The disadvantage of this type of position sizing is that risk measures can easily change significantly due to a market shock that occurs while a trading position is being held, and a method for dealing with this sort of shift needs to be planned for in the trade plan. Adjusting the position size may be appropriate in this situation.

For example, if volatility in a currency pair jumps up after an unexpected event, then the position size held in that currency pair can be reduced to bring the risk back in line with what was originally intended for the trade. Conversely, if a formerly volatile currency pair relaxes into a trading range, volatility will fall and the position size can be increased to account for the lower market risk.

This type of position sizing also lends itself to being combined with a fractional position sizing technique so that when the equity in the account rises due to profits that have been accumulated, the size of the risk weighted position increases proportionally. Conversely, when the equity in the account decreases, the risk weighted position size also declines.

Forex Position Size Calculator

As part of their preparation for starting to trade a trade plan, it typically makes sense for a trader to create a forex position sizing calculator if their plan calls for anything other than simple fixed lot position sizing.

This calculator will be used to calculate lot size for each trade and can usually easily be programmed into an Excel spreadsheet kept open on the computer used for trading. This will typically be a more reliable method than using a hand held calculator to determine the position size. Once the decision to trade has been made and the appropriate lot size has been calculated, the trade can then be executed in the market.

Additional Risk Considerations and Managing Risk with Stop Losses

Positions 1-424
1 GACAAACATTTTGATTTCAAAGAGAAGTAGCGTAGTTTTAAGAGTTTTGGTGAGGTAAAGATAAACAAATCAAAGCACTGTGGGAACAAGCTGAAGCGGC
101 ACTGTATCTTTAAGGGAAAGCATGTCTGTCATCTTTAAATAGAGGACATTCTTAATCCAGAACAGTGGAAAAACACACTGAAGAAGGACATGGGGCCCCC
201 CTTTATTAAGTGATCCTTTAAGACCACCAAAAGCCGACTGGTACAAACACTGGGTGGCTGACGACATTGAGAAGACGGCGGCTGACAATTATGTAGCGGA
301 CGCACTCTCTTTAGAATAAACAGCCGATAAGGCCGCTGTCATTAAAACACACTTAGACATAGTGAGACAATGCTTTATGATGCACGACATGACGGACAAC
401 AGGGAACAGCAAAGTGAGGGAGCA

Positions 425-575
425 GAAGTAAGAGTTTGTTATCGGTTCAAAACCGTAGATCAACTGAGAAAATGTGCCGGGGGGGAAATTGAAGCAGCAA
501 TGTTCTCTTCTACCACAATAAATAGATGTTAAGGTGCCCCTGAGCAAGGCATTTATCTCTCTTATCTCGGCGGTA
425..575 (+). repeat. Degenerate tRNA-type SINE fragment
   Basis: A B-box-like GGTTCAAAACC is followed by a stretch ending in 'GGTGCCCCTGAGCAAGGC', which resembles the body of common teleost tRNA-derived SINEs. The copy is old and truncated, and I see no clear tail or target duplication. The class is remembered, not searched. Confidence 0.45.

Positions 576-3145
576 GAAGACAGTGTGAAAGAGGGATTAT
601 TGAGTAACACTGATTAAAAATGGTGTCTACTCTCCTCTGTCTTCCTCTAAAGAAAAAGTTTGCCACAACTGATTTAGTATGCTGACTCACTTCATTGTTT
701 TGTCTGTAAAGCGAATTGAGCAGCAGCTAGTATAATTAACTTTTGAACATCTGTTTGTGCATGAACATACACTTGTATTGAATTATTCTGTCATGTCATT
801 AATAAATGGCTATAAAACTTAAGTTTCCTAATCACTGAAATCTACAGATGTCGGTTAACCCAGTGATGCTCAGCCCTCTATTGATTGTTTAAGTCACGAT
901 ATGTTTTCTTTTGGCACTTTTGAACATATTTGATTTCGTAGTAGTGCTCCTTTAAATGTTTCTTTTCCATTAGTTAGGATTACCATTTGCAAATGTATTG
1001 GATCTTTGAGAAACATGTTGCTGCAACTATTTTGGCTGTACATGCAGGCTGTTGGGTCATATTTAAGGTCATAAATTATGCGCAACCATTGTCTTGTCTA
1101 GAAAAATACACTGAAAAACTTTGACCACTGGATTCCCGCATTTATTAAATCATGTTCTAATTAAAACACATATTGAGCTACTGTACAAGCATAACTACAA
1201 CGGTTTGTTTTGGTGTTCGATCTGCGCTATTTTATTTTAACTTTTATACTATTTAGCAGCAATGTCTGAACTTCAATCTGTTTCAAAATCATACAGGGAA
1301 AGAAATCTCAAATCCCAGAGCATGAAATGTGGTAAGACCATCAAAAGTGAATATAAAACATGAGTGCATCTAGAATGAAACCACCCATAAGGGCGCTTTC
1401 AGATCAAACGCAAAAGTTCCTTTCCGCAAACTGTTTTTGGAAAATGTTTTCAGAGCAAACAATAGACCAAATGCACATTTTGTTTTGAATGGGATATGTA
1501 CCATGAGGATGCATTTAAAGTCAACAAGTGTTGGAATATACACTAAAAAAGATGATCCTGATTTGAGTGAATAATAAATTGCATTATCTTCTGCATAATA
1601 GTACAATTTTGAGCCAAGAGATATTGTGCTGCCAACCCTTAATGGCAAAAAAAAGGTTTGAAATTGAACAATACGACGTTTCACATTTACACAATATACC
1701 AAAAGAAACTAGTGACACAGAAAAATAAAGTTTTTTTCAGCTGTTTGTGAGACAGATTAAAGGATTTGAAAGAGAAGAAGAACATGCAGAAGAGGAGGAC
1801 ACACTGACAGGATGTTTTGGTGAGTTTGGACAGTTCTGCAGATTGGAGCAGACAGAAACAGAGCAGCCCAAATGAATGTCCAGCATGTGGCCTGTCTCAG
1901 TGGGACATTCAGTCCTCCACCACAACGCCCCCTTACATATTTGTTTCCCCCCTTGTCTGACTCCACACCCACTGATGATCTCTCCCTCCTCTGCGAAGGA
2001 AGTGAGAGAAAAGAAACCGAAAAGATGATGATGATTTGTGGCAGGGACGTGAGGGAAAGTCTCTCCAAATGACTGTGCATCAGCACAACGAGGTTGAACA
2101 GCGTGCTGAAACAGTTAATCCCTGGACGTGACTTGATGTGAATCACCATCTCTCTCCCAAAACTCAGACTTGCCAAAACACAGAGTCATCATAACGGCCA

Some additional common sense risk parameters seem worth mentioning and may be incorporated into the trade plan and position size calculator. For example, to be safe, a trader must be able to accept losing on any given trade and to be able to survive taking losses on ten consecutive trades. Since those ten consecutive losses should not exceed a total 25 percent drawdown, this means that no more than two percent of the portfolio should be put at risk on any particular trade.

Once the trader has figured out how much they are comfortable losing, a stop loss level for each trade should be determined and either placed in the market as an order or watched carefully. A seasoned trader will generally know where to put their stop loss orders after having optimized their trading plan, and chart analysis is often performed when setting stop loss levels.

Two rules of thumb should be observed when use stops to manage risk on forex positions:

  1. Never adjust the stop loss to arrive at a desired position size, but instead adjust the size of the position to meet your risk level and desired stop loss order placement based on your analysis.
  1. Trade using the same risk parameters on every trade regardless of the size of the trade varying due to the distance of the stop loss. Avoid putting more money at risk to use a wider stop, and avoid risking any less money on a stop closer to the trading level. Adjust your position to meet your predetermined risk parameters.

What Technique to Use

Due to the extreme volatility inherent in trading currencies, the selection of a suitable position sizing technique can be crucial to the success of a forex trader. The first and foremost consideration for position sizing and trading forex in general is to survive to trade another day, and that can only be done by managing risk appropriately. Success is secondary, since not being able to trade basically eliminates the possibility of being successful.

Depending on the position sizing method adopted, the trader must calculate lot size, risk parameters and/or the percentage of equity in the account for each trade. Each trader is different and everyone has their own approach for money management, some of which perform better than others over time and in different situations. A position sizing technique that works for one trader, does not necessarily work for another trader using a different trading strategy.

Sound money management techniques can help make an average trader become better, and a good trader become Great. For example, a trader that is only right half the time but gets out of losing trades before the loss becomes significant, and knows to rides winners to a substantial profit, would be leaps and bounds ahead of most others out there who trade with no clear plan of action whatsoever.